"Even now we have retired, we don't ask each other questions about what we did unless we know that it has been declassified."
According to Bill Sweetman, editor-in-chief of defence technology for Aviation Week, simply "pulling out the plug" and "supergluing USB ports" has also helped to keep these black programmes disconnected from our interconnected world.
"Along with the traditional black techniques of the need to know and using a small number of slightly frightened people, these programmes have either now been disconnected from the internet or have never been connected to it in the first place, and the resulting 'air gap system' has prevented them from being compromised by Chinese hackers, like so many other programmes have been."
So successful are the secrecy techniques that it's clear that we are going to see more – not fewer – of these black programmes.
However, Sweetman believes that – along with strict secrecy – "black propaganda" helps to keep Area 51's secrets.
"There were certainly deliberate disinformation campaigns to generate a lot of noise about UFOs back in the 1950s and 1960s to cover secret flights of planes like the U-2, and then again in the late 1970s and early 1980s to link Area 51 to UFOs through 'fake' documents and eyewitness accounts of alien technology – and even alien bodies."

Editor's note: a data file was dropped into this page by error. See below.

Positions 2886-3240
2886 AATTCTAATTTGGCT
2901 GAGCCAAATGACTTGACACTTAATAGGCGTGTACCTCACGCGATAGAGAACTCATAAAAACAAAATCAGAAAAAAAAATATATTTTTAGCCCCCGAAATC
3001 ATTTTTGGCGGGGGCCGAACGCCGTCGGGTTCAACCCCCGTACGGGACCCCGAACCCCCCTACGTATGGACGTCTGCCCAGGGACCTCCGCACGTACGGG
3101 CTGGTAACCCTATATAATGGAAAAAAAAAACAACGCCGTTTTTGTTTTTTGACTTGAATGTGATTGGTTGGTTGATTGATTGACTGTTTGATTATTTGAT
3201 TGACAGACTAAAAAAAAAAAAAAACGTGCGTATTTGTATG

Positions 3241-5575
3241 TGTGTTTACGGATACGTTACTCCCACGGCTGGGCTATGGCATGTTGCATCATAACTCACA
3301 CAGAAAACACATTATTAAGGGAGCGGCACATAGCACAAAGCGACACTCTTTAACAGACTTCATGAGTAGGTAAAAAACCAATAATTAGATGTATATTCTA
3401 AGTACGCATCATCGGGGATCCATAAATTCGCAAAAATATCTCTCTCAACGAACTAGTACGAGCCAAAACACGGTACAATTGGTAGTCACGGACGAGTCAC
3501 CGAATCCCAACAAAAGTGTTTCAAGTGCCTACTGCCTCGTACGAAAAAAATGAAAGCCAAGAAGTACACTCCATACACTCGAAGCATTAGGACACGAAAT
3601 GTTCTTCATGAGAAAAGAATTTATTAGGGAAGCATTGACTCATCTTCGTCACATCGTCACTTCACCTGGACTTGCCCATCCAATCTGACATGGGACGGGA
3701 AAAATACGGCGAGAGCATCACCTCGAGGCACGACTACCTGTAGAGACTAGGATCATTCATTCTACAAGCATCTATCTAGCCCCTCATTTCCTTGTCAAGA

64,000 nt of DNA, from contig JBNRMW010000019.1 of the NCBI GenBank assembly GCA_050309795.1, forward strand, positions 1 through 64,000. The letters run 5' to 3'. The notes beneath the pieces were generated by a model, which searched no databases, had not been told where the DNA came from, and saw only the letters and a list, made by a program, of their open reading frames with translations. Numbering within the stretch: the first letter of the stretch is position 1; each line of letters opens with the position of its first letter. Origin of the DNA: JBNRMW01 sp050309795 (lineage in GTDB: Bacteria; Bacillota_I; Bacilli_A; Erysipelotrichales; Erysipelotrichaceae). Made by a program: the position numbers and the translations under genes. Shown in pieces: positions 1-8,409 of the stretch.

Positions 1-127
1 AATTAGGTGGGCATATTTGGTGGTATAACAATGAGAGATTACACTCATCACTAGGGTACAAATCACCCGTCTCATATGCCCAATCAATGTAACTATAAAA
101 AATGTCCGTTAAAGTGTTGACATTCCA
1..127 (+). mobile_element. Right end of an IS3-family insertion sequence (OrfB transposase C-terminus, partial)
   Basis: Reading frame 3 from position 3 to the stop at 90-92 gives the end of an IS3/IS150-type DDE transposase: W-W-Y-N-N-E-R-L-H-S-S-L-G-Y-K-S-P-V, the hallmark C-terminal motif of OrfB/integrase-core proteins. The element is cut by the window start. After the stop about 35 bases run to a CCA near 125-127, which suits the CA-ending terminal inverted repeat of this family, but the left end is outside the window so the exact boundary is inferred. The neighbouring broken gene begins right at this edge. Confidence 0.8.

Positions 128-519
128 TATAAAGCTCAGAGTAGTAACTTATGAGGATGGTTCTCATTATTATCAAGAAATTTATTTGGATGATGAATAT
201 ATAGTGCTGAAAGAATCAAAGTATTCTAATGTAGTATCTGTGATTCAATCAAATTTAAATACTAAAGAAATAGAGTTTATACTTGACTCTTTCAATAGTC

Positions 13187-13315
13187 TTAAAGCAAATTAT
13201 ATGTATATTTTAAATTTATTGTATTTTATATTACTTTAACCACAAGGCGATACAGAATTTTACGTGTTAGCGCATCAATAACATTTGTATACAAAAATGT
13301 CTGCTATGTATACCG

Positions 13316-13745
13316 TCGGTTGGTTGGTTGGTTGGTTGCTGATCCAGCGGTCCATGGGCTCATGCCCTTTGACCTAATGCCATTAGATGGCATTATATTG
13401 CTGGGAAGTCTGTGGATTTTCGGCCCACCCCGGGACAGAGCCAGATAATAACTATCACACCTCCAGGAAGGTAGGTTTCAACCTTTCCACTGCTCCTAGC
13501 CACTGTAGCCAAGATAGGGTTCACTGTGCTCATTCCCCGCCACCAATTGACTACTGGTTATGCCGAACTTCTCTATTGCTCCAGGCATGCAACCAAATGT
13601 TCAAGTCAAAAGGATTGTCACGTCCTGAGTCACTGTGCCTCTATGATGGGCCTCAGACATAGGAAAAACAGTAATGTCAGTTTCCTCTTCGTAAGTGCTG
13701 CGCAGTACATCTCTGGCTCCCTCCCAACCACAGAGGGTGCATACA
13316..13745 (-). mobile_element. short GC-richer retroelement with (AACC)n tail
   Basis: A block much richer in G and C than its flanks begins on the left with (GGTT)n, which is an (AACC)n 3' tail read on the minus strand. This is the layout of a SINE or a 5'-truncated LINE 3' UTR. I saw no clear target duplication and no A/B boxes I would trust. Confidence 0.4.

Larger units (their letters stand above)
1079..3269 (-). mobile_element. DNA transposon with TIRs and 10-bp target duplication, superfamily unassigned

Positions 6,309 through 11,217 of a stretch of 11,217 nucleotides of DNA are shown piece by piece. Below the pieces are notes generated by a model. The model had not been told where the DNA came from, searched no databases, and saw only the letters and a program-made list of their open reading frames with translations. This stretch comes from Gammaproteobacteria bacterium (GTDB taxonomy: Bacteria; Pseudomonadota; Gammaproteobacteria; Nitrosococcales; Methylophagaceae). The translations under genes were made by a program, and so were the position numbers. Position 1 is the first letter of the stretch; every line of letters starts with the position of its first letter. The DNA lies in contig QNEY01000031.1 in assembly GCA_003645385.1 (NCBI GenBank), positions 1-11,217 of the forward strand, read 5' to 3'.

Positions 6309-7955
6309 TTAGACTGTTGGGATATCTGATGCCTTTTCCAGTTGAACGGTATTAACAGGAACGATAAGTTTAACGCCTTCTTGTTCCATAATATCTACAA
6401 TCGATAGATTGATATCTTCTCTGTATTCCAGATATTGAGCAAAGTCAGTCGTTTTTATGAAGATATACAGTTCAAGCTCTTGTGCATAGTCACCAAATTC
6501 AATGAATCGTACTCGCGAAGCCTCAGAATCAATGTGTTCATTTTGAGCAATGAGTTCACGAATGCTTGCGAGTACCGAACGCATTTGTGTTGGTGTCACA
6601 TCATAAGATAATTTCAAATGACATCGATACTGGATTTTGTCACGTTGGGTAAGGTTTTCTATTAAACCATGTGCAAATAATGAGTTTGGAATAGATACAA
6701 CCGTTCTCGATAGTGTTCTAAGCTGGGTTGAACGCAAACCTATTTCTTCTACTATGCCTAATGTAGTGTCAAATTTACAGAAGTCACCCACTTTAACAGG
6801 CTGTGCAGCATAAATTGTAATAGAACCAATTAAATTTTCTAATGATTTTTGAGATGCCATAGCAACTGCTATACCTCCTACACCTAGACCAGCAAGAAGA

The goal, he believes, was originally to mask the rebuilding of the base and then to stop people "asking why is there this huge secret and expensive military base in the middle of the desert".
Annie Jacobsen has real fears about the "lack of respect for the constitution" that this level of secrecy can entail. The construction in 2007 of a new hangar twice the size of any other at Area 51 and another large hangar in 2010 meant that something was going on – but the public doesn't have a need to know.